Megan is a new nurse on a cardiac unit. Although she’s had a good experience so far, she struggles when working with the nurses on the night shift. These nurses are older and have been working on the unit for decades. Megan dreads the nights she has to work with them. Why? Because they tend to “throw her into the deep end without a life jacket.”
They give Megan the worst assignments, rarely help her, and frequently talk about how back in the day, they only had one day of orientation and then single-handedly had to care for 12 critically ill patients. They talk about the “good ol’ days” and how tough THEY had it as they sit at the nurses station while Megan runs around like a chicken with her head cut off.
Megan is so afraid she is going to make a mistake yet she does not feel comfortable asking these nurses for help.
Are these nurses bullies or are they trying to help Megan become competent by being tough on her?
There are two types of nurses who are tough on new nurses:
Nurse 1: Nurses who secretly want the new nurse to fail. Why? Because seeing other nurses fail while they succeed, gives them a sense of power.
Nurse 2: Nurses who THINK that by being hard on new nurses, they are actually helping them.
For nurse 1: Please refer to the gazillion blog posts, article, videos, books and presentations I’ve created about her.
For nurse 2: The problem is that their intent is good. They really think that by being hard they are helping new nurses become competent.
But they need to know that it’s a lie.
Studies show that when you are hard on new people during the LEARNING phase, you actually DECREASE their competence.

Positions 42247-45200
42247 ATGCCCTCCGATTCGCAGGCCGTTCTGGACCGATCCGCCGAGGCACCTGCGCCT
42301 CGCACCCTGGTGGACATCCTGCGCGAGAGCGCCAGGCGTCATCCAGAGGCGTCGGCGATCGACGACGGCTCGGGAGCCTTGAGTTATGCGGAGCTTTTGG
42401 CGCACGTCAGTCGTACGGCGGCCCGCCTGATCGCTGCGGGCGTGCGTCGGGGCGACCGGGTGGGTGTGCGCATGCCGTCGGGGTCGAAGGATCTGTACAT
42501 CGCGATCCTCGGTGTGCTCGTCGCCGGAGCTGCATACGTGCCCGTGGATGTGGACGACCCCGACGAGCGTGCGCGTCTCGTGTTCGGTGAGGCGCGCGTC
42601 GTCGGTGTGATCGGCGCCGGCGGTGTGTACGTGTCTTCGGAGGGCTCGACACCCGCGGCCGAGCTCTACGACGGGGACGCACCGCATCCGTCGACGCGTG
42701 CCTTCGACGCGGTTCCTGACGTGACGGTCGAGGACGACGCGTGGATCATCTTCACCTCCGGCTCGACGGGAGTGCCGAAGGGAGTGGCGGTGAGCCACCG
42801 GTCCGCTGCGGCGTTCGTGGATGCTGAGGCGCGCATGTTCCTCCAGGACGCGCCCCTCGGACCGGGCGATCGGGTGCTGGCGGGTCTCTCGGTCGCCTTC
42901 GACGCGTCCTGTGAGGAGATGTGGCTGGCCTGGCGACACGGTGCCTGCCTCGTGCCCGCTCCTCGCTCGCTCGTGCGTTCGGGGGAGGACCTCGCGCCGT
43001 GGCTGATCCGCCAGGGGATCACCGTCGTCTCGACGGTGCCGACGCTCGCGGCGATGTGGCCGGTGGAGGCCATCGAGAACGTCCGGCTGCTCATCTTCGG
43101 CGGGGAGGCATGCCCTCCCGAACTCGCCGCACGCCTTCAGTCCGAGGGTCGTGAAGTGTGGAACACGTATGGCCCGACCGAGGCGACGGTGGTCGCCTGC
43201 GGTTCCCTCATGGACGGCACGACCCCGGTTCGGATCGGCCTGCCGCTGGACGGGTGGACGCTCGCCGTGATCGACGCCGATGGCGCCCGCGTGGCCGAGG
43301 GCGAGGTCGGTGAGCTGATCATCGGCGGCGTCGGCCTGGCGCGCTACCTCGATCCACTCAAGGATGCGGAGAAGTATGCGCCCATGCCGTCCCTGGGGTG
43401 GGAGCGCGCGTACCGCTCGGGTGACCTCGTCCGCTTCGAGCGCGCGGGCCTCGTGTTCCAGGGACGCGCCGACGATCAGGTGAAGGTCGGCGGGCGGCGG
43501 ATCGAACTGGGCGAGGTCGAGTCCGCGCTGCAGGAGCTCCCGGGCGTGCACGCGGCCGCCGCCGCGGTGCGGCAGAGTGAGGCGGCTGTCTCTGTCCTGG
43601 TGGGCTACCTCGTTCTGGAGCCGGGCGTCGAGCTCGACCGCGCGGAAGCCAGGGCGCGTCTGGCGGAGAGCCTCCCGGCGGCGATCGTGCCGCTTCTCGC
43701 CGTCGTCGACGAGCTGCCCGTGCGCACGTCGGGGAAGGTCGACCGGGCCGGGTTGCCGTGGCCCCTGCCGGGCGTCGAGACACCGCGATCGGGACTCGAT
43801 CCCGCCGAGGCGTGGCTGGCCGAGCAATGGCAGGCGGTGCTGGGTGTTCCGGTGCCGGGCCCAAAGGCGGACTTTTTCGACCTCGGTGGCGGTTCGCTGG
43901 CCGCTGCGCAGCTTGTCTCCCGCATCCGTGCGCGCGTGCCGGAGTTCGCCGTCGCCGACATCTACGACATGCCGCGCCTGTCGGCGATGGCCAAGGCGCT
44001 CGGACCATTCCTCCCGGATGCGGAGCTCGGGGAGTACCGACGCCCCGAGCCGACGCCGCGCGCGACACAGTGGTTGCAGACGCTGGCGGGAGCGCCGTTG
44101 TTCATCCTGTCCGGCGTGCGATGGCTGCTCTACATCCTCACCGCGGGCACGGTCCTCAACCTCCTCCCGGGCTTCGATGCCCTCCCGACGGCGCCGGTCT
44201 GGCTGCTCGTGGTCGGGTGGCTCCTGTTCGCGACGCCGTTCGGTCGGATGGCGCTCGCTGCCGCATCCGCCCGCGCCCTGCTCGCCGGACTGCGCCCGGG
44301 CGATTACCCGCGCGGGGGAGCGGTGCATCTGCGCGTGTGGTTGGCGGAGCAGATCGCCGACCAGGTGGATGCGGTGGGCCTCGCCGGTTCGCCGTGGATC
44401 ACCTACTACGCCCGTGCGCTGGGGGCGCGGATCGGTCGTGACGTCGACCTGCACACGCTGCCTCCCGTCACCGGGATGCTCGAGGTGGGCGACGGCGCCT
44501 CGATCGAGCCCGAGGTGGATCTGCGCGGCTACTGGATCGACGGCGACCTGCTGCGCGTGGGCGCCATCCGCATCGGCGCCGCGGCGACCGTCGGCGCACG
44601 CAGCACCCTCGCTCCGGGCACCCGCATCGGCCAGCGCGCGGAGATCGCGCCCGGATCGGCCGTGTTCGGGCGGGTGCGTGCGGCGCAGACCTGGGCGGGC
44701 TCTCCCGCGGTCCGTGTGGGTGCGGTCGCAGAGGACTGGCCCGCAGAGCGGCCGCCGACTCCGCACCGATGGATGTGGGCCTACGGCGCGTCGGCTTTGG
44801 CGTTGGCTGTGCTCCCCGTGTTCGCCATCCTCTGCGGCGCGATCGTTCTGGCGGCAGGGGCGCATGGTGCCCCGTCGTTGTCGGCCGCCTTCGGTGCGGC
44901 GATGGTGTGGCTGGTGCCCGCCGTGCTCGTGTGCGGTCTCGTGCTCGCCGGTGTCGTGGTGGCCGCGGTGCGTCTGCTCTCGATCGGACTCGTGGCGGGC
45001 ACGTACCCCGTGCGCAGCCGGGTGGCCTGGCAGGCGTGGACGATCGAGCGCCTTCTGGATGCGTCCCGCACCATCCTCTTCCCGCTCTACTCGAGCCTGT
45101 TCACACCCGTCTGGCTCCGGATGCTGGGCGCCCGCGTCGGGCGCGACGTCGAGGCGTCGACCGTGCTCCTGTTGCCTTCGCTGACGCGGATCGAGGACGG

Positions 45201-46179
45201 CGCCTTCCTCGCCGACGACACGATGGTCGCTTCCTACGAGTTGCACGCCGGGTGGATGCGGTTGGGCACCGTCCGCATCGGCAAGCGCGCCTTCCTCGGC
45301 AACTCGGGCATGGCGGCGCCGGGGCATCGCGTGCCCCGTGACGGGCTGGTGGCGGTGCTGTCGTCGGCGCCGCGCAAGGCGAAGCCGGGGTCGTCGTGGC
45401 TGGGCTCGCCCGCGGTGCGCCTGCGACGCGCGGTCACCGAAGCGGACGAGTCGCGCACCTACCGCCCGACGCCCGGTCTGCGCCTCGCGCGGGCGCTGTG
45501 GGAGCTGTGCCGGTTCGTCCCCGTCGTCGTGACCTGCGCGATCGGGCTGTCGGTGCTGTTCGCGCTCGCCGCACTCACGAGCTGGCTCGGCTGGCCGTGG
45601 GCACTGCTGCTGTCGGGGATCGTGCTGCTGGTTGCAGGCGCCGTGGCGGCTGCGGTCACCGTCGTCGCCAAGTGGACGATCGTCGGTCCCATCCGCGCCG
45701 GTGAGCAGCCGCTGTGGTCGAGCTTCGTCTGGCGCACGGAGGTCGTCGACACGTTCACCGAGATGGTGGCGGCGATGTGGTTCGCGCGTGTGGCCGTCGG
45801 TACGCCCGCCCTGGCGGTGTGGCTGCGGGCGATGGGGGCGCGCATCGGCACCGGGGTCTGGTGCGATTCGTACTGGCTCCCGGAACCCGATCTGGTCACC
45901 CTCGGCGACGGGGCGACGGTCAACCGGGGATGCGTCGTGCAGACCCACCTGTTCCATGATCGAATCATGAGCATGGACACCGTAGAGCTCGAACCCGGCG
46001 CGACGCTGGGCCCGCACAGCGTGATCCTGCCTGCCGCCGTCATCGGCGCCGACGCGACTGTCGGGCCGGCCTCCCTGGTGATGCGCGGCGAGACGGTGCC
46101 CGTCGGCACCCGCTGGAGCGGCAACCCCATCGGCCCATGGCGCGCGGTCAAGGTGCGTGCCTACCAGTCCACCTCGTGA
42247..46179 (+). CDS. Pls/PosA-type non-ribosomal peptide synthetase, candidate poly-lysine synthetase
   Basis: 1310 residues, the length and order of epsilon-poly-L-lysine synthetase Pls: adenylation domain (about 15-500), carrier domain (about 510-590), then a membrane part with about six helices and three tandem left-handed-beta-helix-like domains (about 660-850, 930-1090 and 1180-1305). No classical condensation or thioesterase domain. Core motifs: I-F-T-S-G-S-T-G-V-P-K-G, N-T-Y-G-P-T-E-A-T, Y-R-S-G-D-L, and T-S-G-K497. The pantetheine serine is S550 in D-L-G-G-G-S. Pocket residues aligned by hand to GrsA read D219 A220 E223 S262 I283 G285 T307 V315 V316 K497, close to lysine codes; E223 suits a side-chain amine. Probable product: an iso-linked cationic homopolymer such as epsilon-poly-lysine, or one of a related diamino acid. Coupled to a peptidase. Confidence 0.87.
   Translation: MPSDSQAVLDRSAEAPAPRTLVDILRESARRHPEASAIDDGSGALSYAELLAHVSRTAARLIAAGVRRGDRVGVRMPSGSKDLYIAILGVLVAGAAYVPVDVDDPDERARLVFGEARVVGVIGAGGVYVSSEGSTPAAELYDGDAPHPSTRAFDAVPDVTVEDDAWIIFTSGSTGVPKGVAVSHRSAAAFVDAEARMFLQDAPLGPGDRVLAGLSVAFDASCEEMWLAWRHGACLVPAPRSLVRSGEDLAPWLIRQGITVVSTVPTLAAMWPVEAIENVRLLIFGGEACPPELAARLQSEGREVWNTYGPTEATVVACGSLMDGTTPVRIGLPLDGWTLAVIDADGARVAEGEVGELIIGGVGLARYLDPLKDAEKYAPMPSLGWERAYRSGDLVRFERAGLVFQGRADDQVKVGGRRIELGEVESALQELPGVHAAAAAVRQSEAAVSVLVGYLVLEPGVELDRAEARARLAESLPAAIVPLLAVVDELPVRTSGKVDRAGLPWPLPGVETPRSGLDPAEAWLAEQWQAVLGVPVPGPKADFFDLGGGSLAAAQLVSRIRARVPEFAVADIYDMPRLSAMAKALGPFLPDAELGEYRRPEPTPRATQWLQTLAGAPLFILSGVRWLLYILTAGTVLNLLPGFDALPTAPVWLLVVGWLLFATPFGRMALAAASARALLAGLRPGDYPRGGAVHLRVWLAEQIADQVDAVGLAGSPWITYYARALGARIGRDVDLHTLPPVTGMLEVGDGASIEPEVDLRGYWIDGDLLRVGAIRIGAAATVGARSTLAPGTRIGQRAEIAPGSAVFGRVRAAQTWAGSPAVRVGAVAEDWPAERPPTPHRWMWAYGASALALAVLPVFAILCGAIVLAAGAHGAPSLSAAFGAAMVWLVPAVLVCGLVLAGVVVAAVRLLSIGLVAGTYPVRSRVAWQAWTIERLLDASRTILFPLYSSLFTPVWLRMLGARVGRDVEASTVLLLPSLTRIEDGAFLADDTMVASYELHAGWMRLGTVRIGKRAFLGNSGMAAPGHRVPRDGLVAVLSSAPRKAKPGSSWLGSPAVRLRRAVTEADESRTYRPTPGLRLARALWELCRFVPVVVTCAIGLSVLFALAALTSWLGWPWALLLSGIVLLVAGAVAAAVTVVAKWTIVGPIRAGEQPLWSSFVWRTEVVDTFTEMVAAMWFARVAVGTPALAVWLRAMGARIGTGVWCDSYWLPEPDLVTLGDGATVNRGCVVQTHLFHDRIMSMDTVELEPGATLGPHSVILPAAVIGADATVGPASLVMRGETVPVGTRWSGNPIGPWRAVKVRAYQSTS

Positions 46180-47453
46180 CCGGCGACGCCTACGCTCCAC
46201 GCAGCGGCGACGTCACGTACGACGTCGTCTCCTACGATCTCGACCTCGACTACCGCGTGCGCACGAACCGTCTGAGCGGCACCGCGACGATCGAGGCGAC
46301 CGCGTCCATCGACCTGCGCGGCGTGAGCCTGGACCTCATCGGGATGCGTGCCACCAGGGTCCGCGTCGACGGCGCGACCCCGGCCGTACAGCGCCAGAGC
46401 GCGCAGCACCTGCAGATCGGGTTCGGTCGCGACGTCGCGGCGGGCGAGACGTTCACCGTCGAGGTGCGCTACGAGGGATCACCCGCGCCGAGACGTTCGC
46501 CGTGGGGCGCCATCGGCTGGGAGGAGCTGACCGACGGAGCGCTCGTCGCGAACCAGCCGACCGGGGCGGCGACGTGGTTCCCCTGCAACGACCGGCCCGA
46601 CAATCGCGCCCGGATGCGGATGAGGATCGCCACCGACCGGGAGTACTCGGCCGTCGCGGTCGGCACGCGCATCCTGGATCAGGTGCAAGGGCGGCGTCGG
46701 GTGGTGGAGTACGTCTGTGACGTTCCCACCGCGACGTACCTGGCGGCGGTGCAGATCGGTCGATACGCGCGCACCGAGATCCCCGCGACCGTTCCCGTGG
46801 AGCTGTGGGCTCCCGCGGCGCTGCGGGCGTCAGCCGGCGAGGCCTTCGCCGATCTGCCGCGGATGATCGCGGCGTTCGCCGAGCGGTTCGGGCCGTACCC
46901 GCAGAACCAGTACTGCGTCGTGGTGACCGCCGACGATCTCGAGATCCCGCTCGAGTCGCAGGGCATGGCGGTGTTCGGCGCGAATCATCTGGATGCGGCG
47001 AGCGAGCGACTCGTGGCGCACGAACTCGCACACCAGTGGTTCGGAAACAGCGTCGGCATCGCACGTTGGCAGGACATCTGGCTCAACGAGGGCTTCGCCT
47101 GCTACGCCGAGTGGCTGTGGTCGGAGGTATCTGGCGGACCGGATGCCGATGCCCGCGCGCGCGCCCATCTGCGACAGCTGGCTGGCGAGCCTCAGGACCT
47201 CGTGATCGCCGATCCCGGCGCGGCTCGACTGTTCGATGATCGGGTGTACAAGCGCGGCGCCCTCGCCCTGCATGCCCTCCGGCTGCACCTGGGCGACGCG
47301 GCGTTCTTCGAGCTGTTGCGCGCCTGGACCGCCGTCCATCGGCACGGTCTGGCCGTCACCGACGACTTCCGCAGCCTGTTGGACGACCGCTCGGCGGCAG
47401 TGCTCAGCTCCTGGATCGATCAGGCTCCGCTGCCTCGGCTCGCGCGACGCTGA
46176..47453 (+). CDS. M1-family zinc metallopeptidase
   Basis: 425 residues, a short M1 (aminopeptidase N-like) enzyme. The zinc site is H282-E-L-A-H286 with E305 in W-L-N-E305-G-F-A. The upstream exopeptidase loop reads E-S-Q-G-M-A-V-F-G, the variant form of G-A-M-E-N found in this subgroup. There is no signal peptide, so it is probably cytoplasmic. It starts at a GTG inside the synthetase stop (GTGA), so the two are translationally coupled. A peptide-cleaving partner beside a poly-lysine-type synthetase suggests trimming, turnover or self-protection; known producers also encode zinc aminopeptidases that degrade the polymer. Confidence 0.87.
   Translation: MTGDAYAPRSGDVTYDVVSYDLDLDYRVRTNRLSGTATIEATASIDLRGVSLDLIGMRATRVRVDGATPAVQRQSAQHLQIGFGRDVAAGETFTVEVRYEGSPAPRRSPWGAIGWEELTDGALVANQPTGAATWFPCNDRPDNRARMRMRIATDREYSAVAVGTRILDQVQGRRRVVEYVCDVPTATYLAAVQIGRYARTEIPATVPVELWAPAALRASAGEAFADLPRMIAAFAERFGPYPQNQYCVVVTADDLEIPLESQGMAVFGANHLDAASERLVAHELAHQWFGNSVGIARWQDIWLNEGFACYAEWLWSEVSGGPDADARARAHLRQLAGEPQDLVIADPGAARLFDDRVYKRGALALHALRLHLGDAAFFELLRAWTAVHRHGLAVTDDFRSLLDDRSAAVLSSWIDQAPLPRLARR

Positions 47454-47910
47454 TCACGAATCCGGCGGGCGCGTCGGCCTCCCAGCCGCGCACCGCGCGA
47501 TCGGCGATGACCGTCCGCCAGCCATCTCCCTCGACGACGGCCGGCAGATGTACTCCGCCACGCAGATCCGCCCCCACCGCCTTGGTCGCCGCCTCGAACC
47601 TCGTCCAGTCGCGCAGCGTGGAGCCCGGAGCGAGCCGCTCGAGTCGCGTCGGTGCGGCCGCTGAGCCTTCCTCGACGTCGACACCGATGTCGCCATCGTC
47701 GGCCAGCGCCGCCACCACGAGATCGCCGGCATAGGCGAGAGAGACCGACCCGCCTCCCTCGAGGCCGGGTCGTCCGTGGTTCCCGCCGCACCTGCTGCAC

Here’s what we know about nurse competence: Nurses become competent when they are confident.
<h3>How do you help new nurses become confident?</h3>
1. Give them the easiest patients on the units.
I was working one evening and the charge nurse (her first ever in charge) was struggling to make assignments for the 7pm shift change and asked me for help. She told me that Sarah was new and it was her first night off of orientation. I said, “Oh. That’s easy. Figure out who are the easiest patients on the unit and give those patients to Sarah.”
2. Give them one less patient than everyone else to start.
Yep. That means you and your colleagues will have to pick up the slack.
3. Give them time to master tasks.
Do you remember what it was like to put in your first Foley catheter? I do. It took me 10 times as long as it does now. Why? Because I had to concentrate and think about every step! Now, I’ve put so many catheters in that I don’t have to think about it. I just do it. Give these new nurses the time to master their skills.
Providing new nurses with the opportunities to master easy patients and tasks first and then gradually give them more challenging patients/situations will help them become the competent nurses we all need them to become.
While some nurses are truly being hard on new nurses because they LIKE it. Others are being hard because they falsely think they are helping.
Take care and stay connected.
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